(1) As used in this section, the term:
(a) “Community facility” means a property owned by a nonprofit or for-profit entity in which health and human services are provided and space is offered in a manner that provides increased access to, or delivery or distribution of, food or other agricultural products to encourage public consumption and household purchases of fresh produce or other healthy food to improve the public health and well-being of low-income children, families, and older adults.
(b) “Department” means the Department of Agriculture and Consumer Services.
(c) “Independent grocery store or supermarket” means an independently owned grocery store or supermarket whose parent company does not own more than 40 grocery stores throughout the country based upon ownership conditions as identified in the latest Nielsen TDLinx Supermarket/Supercenter database.
(d) “Low-income community” means a population census tract, as reported in the most recent United States Census Bureau American Community Survey, which meets one of the following criteria:
1. The poverty rate is at least 20 percent;
2. In the case of a low-income community located outside of a metropolitan area, the median family income does not exceed 80 percent of the statewide median family income; or
3. In the case of a low-income community located inside of a metropolitan area, the median family income does not exceed 80 percent of the statewide median family income or 80 percent of the metropolitan median family income, whichever is greater.
(e) “Program” means the Healthy Food Financing Initiative established by the department.
(f) “Underserved community” means a distressed urban, suburban, or rural geographic area where a substantial number of residents have low access to a full-service supermarket or grocery store. An area with limited supermarket access must be:
1. A census tract, as determined to be an area with low access by the United States Department of Agriculture, as identified in the Food Access Research Atlas;
2. Identified as a limited supermarket access area as recognized by the Community Development Financial Institutions Fund of the United States Department of the Treasury; or
3. Identified as an area with low access to a supermarket or grocery store through a methodology that has been adopted for use by another governmental initiative, or well-established or well-regarded philanthropic healthy food initiative.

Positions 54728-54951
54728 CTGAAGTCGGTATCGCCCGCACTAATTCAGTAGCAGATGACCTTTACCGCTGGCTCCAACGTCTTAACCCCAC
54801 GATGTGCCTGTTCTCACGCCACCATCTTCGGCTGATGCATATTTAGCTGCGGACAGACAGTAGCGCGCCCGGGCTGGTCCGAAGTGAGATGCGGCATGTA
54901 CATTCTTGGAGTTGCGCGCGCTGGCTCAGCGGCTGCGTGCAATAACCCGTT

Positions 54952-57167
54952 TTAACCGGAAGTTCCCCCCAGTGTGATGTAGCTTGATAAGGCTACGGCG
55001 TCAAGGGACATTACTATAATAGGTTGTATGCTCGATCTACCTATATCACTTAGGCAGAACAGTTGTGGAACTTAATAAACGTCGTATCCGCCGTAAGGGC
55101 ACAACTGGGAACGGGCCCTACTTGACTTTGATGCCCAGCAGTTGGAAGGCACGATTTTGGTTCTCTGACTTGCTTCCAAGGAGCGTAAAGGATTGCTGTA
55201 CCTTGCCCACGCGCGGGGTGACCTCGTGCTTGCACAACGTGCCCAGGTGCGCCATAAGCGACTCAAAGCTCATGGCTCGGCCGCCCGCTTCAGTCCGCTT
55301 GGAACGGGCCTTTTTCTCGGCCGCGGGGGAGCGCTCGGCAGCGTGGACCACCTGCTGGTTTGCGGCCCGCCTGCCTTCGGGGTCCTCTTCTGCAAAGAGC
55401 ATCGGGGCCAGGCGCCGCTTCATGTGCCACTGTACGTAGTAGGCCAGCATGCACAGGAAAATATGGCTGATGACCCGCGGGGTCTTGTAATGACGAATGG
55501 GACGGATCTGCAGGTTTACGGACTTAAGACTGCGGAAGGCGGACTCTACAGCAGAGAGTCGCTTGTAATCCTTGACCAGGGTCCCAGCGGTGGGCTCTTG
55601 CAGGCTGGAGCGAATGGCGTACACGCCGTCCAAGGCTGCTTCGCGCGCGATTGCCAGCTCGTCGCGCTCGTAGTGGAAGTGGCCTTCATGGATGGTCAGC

(2) The department shall establish a Healthy Food Financing Initiative program that is composed of and coordinates the use of grants from any source; federal, state, and private loans from a governmental entity or institutions regulated by a governmental entity; federal tax credits; and other types of financial assistance for the rehabilitation or expansion of independent grocery stores, supermarkets, community facilities, or other structures to increase access to fresh produce and other nutritious food in underserved communities.
(3)(a) The department may contract with one or more qualified nonprofit organizations or Florida-based federally certified community development financial institutions to administer the program through a public-private partnership. Eligible community development financial institutions must be able to demonstrate:
1. Prior experience in healthy food financing.
2. Support from the Community Development Financial Institutions Fund of the United States Department of the Treasury.
3. The ability to successfully manage and operate lending and tax credit programs.
4. The ability to assume full financial risk for loans made under this initiative.
(b) The department shall:
1. Establish program guidelines, raise matching funds, promote the program statewide, evaluate applicants, underwrite and disburse grants and loans, and monitor compliance and impact. The department may contract with a third-party administrator to carry out such duties. If the department contracts with a third-party administrator, funds shall be granted to the third-party administrator to create a revolving loan fund for the purpose of financing projects that meet the criteria of the program. The third-party administrator shall report to the department annually.
2. Create eligibility guidelines and provide financing through an application process. Eligible projects must:
a. Be located in an underserved community;
b. Primarily serve low-income communities; and